To our community.
In the College of Visual and Performing Arts, we have long proclaimed that the arts create community. We restate it now in full awareness that the very concept of community is under challenge in ways both new and distressingly old. We restate it now in order to express solidarity with and support for members of our community who are, and have been, suffering disproportionately.
When part of our community is hurting, we all hurt. Or we should.
In the middle of unprecedented social and economic disruptions caused by the COVID-19 pandemic, another kind of viral infection has continued to assert itself, and it is not a “novel” one, unfortunately. It is the virus of racism.
The recent deaths of George Floyd in Minneapolis, Breonna Taylor in Louisville, and Ahmaud Arbery in Georgia have put Americans sharply on notice that the work of equality, the work of justice, the work of freedom for all is still a work in progress—and that progress is not always forward. Racial prejudice and injustice and violence still survive in our society despite laws, despite education, despite art, despite science, despite goodwill in the hearts of many.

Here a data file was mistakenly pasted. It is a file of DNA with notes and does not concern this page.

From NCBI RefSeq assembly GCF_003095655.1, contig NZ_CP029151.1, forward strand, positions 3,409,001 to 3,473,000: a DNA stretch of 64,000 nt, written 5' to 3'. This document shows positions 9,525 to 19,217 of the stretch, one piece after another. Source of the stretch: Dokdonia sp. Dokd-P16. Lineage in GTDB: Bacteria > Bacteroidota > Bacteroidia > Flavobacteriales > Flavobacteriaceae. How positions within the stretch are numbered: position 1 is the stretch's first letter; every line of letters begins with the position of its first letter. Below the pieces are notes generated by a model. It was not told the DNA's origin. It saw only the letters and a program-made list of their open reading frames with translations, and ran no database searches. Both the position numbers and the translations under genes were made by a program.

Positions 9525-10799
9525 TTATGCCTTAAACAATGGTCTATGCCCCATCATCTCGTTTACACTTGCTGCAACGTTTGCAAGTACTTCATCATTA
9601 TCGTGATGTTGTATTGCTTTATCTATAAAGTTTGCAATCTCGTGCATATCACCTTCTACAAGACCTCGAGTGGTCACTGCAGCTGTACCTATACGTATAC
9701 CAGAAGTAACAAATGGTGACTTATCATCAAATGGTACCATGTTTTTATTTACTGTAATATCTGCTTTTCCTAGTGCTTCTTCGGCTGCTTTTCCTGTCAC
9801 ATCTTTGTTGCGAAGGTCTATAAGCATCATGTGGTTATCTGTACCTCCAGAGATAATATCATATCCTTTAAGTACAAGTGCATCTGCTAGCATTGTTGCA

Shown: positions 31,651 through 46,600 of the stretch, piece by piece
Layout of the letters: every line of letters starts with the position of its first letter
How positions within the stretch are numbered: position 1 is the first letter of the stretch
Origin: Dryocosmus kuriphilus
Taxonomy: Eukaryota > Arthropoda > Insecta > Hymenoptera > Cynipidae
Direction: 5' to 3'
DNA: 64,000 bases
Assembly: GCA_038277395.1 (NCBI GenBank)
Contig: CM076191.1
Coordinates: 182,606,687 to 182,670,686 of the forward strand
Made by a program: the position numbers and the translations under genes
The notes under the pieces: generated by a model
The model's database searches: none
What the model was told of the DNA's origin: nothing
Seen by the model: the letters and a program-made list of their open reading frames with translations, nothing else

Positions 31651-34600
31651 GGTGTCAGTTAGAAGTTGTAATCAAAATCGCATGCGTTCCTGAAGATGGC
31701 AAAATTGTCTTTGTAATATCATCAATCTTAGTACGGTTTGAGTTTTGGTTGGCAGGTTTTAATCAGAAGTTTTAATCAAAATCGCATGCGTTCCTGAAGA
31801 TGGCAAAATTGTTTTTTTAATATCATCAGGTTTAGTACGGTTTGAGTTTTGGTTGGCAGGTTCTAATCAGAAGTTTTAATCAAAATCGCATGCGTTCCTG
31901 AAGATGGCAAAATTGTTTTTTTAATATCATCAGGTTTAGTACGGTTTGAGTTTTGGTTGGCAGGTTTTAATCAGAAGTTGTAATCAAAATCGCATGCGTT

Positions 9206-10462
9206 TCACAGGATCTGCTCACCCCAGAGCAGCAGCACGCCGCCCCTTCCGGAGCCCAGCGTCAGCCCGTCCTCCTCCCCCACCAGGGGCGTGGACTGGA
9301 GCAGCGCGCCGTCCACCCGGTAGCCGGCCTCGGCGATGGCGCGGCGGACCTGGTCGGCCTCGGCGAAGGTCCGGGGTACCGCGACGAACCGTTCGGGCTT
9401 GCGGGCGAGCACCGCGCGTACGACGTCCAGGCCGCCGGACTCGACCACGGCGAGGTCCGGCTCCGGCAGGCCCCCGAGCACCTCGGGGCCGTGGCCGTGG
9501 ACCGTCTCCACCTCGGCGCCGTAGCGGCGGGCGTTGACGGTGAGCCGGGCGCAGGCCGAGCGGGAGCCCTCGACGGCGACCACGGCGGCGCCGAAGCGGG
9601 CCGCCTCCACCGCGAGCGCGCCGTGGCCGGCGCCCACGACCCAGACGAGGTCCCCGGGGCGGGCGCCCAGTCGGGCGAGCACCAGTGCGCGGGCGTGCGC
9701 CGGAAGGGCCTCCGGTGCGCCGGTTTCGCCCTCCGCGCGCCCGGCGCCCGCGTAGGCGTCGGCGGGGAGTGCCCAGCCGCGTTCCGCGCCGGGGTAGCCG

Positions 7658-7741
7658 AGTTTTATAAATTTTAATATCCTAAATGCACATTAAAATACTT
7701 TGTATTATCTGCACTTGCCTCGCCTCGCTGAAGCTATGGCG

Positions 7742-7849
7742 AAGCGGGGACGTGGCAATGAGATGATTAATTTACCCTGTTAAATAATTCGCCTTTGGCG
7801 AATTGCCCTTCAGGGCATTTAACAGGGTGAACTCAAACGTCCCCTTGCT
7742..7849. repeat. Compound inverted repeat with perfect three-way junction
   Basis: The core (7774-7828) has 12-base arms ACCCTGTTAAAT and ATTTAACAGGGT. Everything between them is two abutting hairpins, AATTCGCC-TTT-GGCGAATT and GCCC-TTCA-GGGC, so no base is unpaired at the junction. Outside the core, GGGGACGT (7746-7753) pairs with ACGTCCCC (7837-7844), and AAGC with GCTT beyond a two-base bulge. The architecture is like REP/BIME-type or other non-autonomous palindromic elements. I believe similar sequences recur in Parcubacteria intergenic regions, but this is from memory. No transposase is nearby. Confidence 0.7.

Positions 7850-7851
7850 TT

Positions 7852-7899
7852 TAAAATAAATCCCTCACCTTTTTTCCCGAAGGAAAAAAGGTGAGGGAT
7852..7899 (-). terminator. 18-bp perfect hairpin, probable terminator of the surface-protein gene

As artists and educators in CVPA, we acknowledge and commit to the hard work in front of us: to create communities that are anti-racist, truly free, and fully just for all. Saying it out loud is only the first step. The real work begins now, with both reflection and action: in our classrooms and studios, on our stages, in our galleries and digital spaces, and most importantly in our own hearts, minds, relationships, and daily practice.
Many great creations begin with the question, spoken or unspoken, “what if…?” What if we wrote, designed, painted, danced, sculpted, sang, enacted a world where liberty and justice for all was a living truth? Where all are safe, all are empowered to live and breathe and speak and create in freedom?
We all have a role to play, and our practice as artists teaches us to see, to imagine, to empathize, to make new worlds. Let us use those practices to make a better world. To create a true community. The real work begins now.
Rick Davis, Dean
NOTE: Please see Interim President Anne Holton and President Designate Gregory Washington’s statement, released June 1.
For anyone interested in exploring issues of race, racism, and racial identity, the Smithsonian National Museum of African American History and Culture has recently released a web portal, “Talking About Race.” The announcement includes a quote from the museum’s Interim Director, our Mason colleague Spencer Crew, Robinson Professor of U.S. History.